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Divergent effects of urban particulate air pollution on allergic airway responses in experimental asthma: a comparison of field exposure studies.
Environ Health. 2012 Jul 06; 11:45.EH

Abstract

BACKGROUND

Increases in ambient particulate matter of aerodynamic diameter of 2.5 μm (PM2.5) are associated with asthma morbidity and mortality. The overall objective of this study was to test the hypothesis that PM2.5 derived from two distinct urban U.S. communities would induce variable responses to aggravate airway symptoms during experimental asthma.

METHODS

We used a mobile laboratory to conduct community-based inhalation exposures to laboratory rats with ovalbumin-induced allergic airways disease. In Grand Rapids exposures were conducted within 60 m of a major roadway, whereas the Detroit was located in an industrial area more than 400 m from roadways. Immediately after nasal allergen challenge, Brown Norway rats were exposed by whole body inhalation to either concentrated air particles (CAPs) or filtered air for 8 h (7:00 AM - 3:00 PM). Both ambient and concentrated PM2.5 was assessed for mass, size fractionation, and major component analyses, and trace element content. Sixteen hours after exposures, bronchoalveolar lavage fluid (BALF) and lung lobes were collected and evaluated for airway inflammatory and mucus responses.

RESULTS

Similar CAPs mass concentrations were generated in Detroit (542 μg/m3) and Grand Rapids (519 μg/m3). Exposure to CAPs at either site had no effects in lungs of non-allergic rats. In contrast, asthmatic rats had 200% increases in airway mucus and had more BALF neutrophils (250% increase), eosinophils (90%), and total protein (300%) compared to controls. Exposure to Detroit CAPs enhanced all allergic inflammatory endpoints by 30-100%, whereas inhalation of Grand Rapids CAPs suppressed all allergic responses by 50%. Detroit CAPs were characterized by high sulfate, smaller sized particles and were derived from local combustion sources. Conversely Grand Rapids CAPs were derived primarily from motor vehicle sources.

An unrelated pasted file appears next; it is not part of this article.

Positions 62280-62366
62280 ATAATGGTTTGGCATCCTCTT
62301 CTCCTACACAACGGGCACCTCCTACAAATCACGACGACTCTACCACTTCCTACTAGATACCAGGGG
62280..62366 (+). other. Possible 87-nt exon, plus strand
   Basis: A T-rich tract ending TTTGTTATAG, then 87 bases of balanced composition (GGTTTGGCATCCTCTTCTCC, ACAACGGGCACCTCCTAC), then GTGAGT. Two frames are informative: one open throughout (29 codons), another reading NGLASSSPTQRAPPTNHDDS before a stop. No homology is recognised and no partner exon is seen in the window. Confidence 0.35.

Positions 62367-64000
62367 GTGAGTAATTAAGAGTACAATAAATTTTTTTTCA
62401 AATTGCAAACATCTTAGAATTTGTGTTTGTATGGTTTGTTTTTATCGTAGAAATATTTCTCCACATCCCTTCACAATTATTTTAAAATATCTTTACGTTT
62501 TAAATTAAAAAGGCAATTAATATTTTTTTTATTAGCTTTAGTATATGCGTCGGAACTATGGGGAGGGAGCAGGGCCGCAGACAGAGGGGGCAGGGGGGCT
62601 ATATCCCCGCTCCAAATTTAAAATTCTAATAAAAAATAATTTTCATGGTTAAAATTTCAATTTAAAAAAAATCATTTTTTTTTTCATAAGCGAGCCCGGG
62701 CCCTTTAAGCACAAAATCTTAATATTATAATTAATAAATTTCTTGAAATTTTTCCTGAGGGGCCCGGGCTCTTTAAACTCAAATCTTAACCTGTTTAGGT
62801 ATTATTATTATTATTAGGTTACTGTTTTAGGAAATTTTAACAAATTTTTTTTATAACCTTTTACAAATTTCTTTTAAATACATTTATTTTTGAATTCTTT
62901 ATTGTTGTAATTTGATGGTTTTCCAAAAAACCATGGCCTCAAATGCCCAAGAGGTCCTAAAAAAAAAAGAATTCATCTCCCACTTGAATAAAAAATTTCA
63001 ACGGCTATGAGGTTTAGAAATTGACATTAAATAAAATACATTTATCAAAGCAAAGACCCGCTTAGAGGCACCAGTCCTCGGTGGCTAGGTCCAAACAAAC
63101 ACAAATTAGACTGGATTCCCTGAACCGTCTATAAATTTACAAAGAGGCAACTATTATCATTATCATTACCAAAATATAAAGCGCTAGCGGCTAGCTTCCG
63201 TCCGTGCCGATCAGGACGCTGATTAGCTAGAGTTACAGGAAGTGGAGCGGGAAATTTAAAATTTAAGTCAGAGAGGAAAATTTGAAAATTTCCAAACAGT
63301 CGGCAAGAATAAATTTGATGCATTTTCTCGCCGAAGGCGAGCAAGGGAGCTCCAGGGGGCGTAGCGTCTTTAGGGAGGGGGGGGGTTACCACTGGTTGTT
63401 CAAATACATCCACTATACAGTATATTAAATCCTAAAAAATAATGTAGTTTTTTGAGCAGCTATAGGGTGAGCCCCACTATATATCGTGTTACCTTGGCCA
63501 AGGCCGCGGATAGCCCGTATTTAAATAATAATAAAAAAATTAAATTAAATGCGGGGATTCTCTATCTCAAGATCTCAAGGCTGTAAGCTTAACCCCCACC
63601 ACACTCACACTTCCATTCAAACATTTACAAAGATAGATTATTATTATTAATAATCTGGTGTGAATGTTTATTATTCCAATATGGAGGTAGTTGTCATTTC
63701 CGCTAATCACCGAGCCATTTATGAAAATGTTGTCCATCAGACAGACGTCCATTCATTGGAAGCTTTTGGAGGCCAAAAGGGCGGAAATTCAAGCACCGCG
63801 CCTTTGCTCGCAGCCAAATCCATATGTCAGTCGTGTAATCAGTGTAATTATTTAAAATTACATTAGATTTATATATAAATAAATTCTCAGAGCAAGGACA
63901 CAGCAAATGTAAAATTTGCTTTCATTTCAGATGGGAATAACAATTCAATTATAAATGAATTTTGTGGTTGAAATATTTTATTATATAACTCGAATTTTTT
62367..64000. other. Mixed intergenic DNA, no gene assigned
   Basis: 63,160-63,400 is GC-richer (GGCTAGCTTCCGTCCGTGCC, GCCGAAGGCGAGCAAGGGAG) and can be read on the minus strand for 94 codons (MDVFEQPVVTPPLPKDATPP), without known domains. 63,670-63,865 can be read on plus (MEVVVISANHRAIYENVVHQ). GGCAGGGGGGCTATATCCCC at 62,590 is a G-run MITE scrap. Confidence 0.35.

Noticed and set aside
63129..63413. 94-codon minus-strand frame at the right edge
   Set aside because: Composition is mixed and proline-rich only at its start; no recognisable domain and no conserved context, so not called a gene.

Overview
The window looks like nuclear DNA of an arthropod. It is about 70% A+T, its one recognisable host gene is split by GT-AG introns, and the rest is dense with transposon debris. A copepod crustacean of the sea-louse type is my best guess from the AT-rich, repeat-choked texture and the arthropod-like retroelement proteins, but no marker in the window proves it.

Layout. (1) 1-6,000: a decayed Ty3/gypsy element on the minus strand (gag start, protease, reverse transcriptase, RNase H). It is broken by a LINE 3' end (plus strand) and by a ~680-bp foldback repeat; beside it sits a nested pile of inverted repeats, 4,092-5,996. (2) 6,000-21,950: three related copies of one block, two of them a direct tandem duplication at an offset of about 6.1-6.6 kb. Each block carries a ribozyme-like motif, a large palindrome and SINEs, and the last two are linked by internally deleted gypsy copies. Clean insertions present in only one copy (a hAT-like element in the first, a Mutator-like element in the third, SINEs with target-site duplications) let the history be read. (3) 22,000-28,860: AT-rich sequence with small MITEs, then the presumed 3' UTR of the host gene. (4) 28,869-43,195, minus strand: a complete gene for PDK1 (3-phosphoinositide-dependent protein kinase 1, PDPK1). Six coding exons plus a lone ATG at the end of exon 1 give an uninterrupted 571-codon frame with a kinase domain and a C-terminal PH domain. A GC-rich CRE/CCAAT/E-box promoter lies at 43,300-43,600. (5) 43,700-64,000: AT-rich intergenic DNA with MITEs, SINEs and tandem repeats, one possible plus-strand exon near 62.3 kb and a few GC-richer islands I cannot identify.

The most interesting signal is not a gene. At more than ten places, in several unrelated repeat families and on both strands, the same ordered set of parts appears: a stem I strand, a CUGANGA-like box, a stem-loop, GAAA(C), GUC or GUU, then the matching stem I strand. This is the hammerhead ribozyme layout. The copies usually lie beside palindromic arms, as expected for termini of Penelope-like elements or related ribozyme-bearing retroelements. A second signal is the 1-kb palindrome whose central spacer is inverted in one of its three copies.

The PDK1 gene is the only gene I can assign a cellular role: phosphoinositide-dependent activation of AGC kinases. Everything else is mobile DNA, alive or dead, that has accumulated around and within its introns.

CONCLUSIONS

Despite inhalation exposure to the same mass concentration of urban PM2.5, disparate health effects can be elicited in the airways of sensitive populations such as asthmatics. Modulation of airway inflammatory and immune responses is therefore dependent on specific chemical components and size distributions of urban PM2.5. Our results suggest that air quality standards based on particle speciation and sources may be more relevant than particle mass to protect human health from PM exposure.

Authors+Show Affiliations

Department of Pathobiology and Diagnostic Investigation, College of Veterinary Medicine, Michigan State University, East Lansing, MI 48824, USA. wagnerja@msu.eduNo affiliation info availableNo affiliation info availableNo affiliation info available

Pub Type(s)

Comparative Study
Journal Article
Research Support, Non-U.S. Gov't

Language

eng

PubMed ID

22768850

Citation

Wagner, James G., et al. "Divergent Effects of Urban Particulate Air Pollution On Allergic Airway Responses in Experimental Asthma: a Comparison of Field Exposure Studies." Environmental Health : a Global Access Science Source, vol. 11, 2012, p. 45.
Wagner JG, Morishita M, Keeler GJ, et al. Divergent effects of urban particulate air pollution on allergic airway responses in experimental asthma: a comparison of field exposure studies. Environ Health. 2012;11:45.
Wagner, J. G., Morishita, M., Keeler, G. J., & Harkema, J. R. (2012). Divergent effects of urban particulate air pollution on allergic airway responses in experimental asthma: a comparison of field exposure studies. Environmental Health : a Global Access Science Source, 11, 45. https://doi.org/10.1186/1476-069X-11-45